All you have to do is ask.
That’s how to keep small life-knitting memories from being lost. It’s how to save tales of your grandma’s favorite toy, your mother’s best friend, your dad’s first love. Knowing those stories preserves history that books may never hold.
And to get those stories, all you have to do is ask and listen. But, as in the new novel “Natchez Burning” by Greg Iles, be prepared for what you hear.
Natchez Mayor Penn Cage knew that District Attorney Shadrach Johnson only called the mayor’s office when he had no other option. Penn and Johnson were far from friends — one might even call them adversaries — but Johnson’s announcement that he was planning to file murder charges against Penn’s father stunned the mayor.
For more than 40 years, Tom Cage had been one of Natchez’s most beloved citizens. Dr. Tom stitched, birthed, vaccinated, and tended folks, black and white, and was considered “a saint” by many. That he was accused of killing Viola Turner was ludicrous, but when Penn tried to clear up what was surely a misunderstanding, Tom cited doctor-patient confidentiality, saying only that he’d treated his former nurse before she died.
But somebody killed Viola Turner by overdose, and her son, Lincoln, was pushing for an arrest. Dark-skinned Lincoln hinted that racism might be a motive; back in the 1960s, when Viola worked for Tom, Natchez boiled with racial issues and it wasn’t unheard-of for a white man to take advantage of a black female employee.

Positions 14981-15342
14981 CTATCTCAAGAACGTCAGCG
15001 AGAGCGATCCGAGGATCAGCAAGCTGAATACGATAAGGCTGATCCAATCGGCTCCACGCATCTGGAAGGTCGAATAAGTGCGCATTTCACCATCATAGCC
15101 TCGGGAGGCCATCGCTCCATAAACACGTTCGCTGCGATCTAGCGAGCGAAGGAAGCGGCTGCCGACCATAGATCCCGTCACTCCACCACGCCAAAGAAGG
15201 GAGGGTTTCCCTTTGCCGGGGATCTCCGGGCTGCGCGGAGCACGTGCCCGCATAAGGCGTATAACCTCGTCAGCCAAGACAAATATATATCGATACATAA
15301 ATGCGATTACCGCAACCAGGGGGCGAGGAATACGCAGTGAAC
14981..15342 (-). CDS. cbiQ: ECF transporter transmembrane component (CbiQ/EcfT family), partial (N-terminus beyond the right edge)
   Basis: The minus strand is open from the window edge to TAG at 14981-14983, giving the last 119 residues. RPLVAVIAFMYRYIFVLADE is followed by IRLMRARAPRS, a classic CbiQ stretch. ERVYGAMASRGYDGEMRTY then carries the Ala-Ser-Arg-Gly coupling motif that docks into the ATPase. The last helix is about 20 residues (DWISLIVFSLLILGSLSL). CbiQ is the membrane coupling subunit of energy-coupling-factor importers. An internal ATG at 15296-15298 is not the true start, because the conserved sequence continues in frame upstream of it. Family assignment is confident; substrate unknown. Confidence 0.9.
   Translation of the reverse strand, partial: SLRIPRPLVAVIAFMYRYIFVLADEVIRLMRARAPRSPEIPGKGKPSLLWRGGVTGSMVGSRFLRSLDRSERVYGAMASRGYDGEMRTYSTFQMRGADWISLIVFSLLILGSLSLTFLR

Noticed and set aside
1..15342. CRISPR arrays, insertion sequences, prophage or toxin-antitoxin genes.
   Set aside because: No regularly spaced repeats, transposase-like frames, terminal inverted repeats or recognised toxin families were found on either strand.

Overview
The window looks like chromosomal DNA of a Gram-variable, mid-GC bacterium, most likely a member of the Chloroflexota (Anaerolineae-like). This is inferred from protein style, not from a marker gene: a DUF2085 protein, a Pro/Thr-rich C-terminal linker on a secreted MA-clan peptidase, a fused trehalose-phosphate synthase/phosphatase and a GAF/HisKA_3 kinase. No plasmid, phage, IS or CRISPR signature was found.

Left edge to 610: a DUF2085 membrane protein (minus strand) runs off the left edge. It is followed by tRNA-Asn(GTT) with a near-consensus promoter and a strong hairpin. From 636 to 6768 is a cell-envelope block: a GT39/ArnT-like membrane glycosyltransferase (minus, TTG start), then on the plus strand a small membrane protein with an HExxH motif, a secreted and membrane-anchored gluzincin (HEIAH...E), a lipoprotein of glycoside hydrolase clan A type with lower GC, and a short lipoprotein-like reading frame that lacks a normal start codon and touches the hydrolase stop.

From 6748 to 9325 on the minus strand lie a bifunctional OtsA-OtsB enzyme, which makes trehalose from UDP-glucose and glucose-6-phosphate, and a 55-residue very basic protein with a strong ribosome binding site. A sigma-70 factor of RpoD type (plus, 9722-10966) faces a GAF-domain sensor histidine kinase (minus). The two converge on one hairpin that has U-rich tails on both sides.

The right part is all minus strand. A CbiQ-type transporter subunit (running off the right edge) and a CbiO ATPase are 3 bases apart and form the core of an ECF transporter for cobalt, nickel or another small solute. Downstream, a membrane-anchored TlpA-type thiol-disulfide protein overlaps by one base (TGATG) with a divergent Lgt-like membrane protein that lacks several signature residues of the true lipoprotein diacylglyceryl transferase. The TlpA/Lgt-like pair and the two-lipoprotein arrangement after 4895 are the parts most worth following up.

To Penn, though, that didn’t describe his father. Tom was known for his fairness and his morals, so Penn began to listen closer to old rumors that re-surfaced — rumors about Viola and long-ago crimes supposedly committed by a group of local rednecks that called themselves Double Eagles. Penn heard about the brutality attributed to them, the whispers of attacks on black men and women, destruction of black businesses, people who disappeared without a trace.
Was his father involved in those murderous activities? Was it possible? Penn wondered, and Tom wasn’t saying.
Though I have to admit that I was ready for the end of this novel by page 490, and though it has its predictable elements, “Natchez Burning” is a very good book.
Maybe that’s because Iles uses real history as a reference for this multi-layered thriller, which adds raw authenticity to scenarios that will surely give the average reader nightmares. Yes, there’s a whole cadre of bad guys here who would be better described as “horrible guys,” so heinous are the crimes that Iles allows them. Fortunately for readers, that’s nicely balanced by a likeable lawyer-cum-mayor with finely-honed crime-solving skills and a girlfriend who’s hungry for cold cases.
I don’t think this is a read-in-bed kind of book — in part because of many disturbingly heavy scenarios. Still, it’s finely detailed, meticulously set, and written well enough that “Natchez Burning” is a book for which you should surely ask.
Terri Schlichenmeyer has been reading since she was 3, and she never goes anywhere without a book. She lives on a hill in Wisconsin with two dogs and 11,000 books.